Trust in Digital Services
Thesis Portfolio

Below you find an overview about current and previous theses supervised at the Trust in Digital Services department. Already got enough inspiration for your own?
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© Luis Fischer

Platform Capitalism/Cooperativism

Digital platforms are forced to reposition themselves on a socio-economic level in order to survive. In his bachelor thesis, Luis Fischer examines the transformation from platform capitalism to platform cooperativism. How sustainable and future-proof is the platform cooperative model?

© Imam Ihsan

Digital Apps for University Education

Against the backdrop of the Corona pandemic, Imam Ihsan's master's thesis explores the role of digital apps as learning tools in higher education through a survey he developed and conducted.

© Jonathan Bruns

Wage Gaps in the Platform Economy

In his master's thesis, Jonathan Bruns examines gender wage gaps in the platform economy using the example of Helpling (, a platform for arranging household-related services, including cleaning in private households and offices.

© Lixuan Tu

White Label Platforms in Crowdfunding

Increasingly, large players such as banks are entering the growing crowdfunding market with their own platforms. In her master's thesis, Lixuan Tu uses expert interviews to examine the implications of the white label model for crowdfunding stakeholders.

© Tung Nguyen

Herd Behavior in Equity Crowdfunding

In her bachelor thesis, Nhu Ngoc Nguyen analyzes field data from an experiment on the visibility of investors on two crowdinvesting platforms. The data comes from her supervisor's cooperation with the white-label provider Portagon (

Current Theses



  • Interest in topics related to digital platforms and online trust
  • Successful completion of at least one of our courses

Supervision & Procedure

The supervision of your thesis by a researcher of the department Trust in Digital Services (TDS) ensures that you can adequately address a relevant (theoretical or practical) problem with the help of a suitable scientific method (usually empirical) within the given processing time. Your supervisor is the number one contact person for all questions concerning the content and form of your thesis. Together you will create the table of contents, on which the famous "red thread" of your work depends. Typically, the contact time is most intensive in the initial phase of the thesis and decreases continuously until shortly before submission.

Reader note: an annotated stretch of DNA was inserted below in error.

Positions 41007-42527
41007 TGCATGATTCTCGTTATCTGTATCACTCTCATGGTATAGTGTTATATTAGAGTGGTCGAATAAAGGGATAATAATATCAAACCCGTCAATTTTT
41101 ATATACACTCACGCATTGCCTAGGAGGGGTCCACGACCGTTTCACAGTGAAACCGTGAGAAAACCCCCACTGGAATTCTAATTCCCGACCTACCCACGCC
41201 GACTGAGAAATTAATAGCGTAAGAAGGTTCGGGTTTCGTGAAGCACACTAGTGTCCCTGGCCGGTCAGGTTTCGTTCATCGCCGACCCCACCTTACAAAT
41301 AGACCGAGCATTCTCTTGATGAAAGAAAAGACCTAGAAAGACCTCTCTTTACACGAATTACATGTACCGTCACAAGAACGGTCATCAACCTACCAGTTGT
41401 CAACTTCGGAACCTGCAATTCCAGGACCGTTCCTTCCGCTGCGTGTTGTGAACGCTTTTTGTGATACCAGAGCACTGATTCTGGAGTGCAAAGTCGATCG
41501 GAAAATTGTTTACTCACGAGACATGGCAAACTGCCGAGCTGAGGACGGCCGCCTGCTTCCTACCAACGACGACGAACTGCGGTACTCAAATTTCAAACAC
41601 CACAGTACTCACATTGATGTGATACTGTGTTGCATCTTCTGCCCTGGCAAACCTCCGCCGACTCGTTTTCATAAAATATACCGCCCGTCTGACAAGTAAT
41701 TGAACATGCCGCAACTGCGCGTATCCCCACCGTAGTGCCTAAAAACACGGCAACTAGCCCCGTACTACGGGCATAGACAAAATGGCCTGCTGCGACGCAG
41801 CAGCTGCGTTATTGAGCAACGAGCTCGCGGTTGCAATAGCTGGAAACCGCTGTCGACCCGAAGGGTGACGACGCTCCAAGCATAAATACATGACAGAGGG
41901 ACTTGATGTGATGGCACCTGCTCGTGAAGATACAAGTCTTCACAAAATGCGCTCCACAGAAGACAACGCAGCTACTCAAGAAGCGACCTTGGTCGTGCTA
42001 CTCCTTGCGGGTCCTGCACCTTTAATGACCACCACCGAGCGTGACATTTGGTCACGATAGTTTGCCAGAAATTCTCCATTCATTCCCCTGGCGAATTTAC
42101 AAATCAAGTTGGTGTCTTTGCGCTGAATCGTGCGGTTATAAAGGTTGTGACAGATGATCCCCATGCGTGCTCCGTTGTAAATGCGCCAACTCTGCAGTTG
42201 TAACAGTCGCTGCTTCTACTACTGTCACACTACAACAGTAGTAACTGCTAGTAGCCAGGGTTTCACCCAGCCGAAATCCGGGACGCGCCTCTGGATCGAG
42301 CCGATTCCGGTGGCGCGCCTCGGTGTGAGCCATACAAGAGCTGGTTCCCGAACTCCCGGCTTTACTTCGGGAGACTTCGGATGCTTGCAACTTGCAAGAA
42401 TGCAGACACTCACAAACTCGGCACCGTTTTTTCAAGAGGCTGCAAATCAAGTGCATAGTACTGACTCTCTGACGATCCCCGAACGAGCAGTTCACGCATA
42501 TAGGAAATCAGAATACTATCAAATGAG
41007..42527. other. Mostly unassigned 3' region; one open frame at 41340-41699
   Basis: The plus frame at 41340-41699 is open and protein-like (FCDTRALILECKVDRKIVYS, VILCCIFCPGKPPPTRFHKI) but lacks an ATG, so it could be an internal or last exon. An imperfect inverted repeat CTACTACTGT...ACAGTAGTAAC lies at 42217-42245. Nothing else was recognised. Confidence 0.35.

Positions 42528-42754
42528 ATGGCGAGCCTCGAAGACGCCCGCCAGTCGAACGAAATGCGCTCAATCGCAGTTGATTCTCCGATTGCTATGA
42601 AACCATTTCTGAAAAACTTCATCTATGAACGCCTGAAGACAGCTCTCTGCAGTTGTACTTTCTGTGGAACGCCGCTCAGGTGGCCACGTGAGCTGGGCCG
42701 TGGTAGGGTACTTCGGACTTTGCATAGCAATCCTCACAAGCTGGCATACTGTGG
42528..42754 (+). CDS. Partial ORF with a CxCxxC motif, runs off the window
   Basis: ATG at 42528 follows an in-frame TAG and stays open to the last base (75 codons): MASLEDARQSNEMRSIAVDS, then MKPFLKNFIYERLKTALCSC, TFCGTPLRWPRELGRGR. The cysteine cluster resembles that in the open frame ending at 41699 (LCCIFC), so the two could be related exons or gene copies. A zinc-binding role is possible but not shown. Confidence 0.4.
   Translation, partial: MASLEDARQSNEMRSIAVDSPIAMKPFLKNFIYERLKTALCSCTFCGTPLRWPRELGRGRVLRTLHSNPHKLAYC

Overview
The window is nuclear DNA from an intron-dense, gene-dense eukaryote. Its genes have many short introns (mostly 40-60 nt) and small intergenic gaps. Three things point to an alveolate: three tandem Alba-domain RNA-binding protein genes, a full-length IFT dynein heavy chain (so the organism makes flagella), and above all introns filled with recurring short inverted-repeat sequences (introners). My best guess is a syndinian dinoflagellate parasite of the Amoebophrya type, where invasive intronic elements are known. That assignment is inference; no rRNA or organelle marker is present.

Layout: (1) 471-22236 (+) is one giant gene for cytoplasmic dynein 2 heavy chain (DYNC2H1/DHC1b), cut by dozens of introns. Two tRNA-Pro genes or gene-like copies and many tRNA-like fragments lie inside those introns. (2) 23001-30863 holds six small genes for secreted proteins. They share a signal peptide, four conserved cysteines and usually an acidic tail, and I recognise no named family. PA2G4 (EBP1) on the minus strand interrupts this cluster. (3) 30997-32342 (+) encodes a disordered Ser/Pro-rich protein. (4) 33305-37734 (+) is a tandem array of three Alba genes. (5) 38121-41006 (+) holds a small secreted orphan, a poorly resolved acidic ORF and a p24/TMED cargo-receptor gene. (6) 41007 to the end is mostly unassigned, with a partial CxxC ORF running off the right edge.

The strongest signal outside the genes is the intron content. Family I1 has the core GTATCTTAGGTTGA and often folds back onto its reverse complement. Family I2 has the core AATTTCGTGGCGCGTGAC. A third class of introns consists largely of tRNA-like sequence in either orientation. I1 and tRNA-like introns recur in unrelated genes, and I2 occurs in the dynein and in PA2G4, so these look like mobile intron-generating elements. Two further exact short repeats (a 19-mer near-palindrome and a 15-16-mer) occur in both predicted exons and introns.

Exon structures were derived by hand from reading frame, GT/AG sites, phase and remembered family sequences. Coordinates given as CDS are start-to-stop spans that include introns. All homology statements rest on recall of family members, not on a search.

A characteristic of the department is the mandatory participation in the final colloquium. In the course of this event, you will present and "defend" your research results after submitting your thesis. Participation in the final colloquium is intended to give you the opportunity to become acquainted with relevant topics from our field of research and to help you reflect on your research results and learn to defend them in front of a professional audience.

The final colloquium is a compulsory event - both actively in the role as a speaker and passively in the role as a listener to the presentations of your fellow students. The final colloquium will count for 10% of the overall evaluation of your thesis.

Each speaker is allowed a maximum of 30 minutes. The presentation itself comprises a maximum of 15 minutes, followed by a discussion with fellow students and the departmental team of a maximum of 15 minutes.

The presentation can be given either in German or English. If the presentation is held in German, the presentation slides have to be prepared in English.

Either the TU Berlin's own template (see on the right) or your own presentation template can be used.